Being kind to a prison family is helpful in numerous ways. Research has shown over the years, that the presence of families during prison visits helps the inmates’ condition, psychologically and behavioral.
Prison Visits Help Recidivism
Being connected to their prison families improves inmate performance, inside the prison and eventually when they get released. One visible improvement is the reduction in the number of female and adolescent inmates with symptoms of depression and recidivism.
The prison visits were also found to make inmates more conforming to rules and survived better in the community.
Prison Visits Help Reduce Reconvictions
Another study showed that receiving many visitors frequently by inmates reduced their chances of reconviction. In fact, those who received visits from their prison families reduced their risks of reconvictions by 3%.
Prison visitation is perhaps the only chance they have to relate with family and friends. These ties to the external environment give them a sense of belonging and association. This gives them the will and ability to preserve and develop. Ultimately, it helps them adjust back into the society when they finish their prison sentences.
Prison Visits Help Society
Although the visitations are beneficial to the inmate and their prison families, society is not exempt. With inmates becoming more socially responsible, correctional facilities are a lot safer for officers. Now, laws can be easily enforced.
Outside the prison walls, citizens can live peacefully knowing the prisoner has the support of his family and friends. Since recurrent visitation reduces recidivism, then it should be encouraged, and every member of the community is called to aid that process.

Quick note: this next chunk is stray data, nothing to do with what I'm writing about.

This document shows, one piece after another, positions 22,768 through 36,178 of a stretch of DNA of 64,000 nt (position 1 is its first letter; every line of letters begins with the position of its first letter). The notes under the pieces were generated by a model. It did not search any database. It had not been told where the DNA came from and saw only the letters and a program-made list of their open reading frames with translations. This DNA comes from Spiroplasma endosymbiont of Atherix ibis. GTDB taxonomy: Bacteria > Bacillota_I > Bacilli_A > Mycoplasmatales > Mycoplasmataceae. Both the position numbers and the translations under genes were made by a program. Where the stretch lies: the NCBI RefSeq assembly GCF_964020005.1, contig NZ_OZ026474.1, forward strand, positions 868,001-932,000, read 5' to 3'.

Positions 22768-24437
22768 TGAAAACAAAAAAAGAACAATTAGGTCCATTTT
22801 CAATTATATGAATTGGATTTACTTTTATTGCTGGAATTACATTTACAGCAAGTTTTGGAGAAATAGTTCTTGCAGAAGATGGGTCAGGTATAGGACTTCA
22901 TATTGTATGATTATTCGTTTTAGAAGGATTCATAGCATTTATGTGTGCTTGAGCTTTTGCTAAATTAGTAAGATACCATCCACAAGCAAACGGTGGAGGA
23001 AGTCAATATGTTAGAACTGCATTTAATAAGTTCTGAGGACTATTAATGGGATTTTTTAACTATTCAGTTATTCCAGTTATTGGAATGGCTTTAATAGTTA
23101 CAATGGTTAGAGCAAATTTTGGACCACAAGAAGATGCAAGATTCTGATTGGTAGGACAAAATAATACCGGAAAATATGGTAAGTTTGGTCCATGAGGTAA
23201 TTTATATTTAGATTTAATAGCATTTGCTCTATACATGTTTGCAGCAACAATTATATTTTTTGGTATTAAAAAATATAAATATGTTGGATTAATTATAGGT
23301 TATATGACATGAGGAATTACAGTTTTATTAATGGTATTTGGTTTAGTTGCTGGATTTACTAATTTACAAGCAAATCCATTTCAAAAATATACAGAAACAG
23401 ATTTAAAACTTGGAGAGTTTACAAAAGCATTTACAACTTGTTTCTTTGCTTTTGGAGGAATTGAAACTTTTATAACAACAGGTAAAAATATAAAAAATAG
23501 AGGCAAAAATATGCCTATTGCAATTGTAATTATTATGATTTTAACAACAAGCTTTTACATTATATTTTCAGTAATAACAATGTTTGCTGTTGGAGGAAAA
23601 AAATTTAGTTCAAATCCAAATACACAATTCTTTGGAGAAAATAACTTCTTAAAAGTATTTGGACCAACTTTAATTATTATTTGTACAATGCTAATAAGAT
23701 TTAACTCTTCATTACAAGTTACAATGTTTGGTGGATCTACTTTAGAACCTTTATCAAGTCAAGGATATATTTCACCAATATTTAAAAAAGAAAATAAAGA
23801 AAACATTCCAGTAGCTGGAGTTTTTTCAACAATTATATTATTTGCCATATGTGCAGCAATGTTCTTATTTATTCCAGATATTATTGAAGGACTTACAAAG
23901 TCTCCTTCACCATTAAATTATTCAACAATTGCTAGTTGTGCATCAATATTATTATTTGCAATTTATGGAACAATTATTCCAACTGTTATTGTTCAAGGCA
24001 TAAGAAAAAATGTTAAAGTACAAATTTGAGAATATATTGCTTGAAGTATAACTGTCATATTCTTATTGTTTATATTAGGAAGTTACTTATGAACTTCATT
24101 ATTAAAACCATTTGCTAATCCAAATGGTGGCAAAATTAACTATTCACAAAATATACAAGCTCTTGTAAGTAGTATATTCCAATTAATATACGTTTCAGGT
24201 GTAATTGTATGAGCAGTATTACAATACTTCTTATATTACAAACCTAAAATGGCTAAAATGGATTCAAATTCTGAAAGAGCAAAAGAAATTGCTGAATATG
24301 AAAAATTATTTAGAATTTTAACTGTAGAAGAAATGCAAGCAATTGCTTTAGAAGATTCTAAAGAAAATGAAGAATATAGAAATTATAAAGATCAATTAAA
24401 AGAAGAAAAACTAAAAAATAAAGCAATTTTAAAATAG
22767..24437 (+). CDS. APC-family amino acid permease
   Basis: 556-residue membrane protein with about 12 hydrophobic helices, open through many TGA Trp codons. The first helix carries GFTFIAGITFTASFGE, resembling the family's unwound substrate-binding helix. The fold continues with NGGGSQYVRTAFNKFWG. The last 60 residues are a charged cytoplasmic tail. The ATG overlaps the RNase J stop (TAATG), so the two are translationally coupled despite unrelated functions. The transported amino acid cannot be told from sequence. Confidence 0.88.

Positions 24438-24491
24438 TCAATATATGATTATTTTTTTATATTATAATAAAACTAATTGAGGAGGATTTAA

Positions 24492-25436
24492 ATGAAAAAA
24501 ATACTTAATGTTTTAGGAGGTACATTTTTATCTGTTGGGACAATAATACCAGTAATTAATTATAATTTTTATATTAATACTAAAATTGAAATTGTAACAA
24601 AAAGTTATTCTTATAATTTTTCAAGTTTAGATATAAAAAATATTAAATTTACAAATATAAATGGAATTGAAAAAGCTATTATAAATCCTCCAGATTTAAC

How Can You Help a Prison Family?
Many families have to travel several miles just to see their loved ones. Oftentimes, they may not arrive in time for prison visitation. In those cases, they won’t be allowed to see the inmates.
Others travel very far in hopes of being able to visit more than one day. This requires finding room and board for the night, rather than driving hundreds, possibly thousands, of miles home, just to return the next day.
Open Your Home to a Prison Family
A good way to help is by opening our homes to these prison families while the visitations last. It is important that we put an end to the chastisement and ridicule faced by relatives of inmates. They do not deserve to be punished for the sins of their loved ones. They should be free to support their prisoners’ as prison loved ones.
Swan and Soffiyah Elijah, who lives in Manhattan, founded Friends in the Adirondacks. Through this program, volunteers open their homes to the families of prisoners who must travel to see them.
Soffiyah Elijah is also the executive director of Alliance of Families for Justice. This organization is dedicated to bringing systematic change. They do this by helping prison families and those with criminal records leverage their advocacy skills and voting power through mobilization, support and empowerment.
“‘The point,’ said Swan, “isn’t just to offer hospitality to the families. It’s also to open hearts and minds here in the Adirondacks, helping them move beyond the stereotypes that render inmates and their families invisible.'”
Would you be willing to open up your home to a prison family trying to visit their incarcerated loved one?
What measures can be taken to make processes like this safe for everyone involved?
Please share your thoughts with us in the comments below.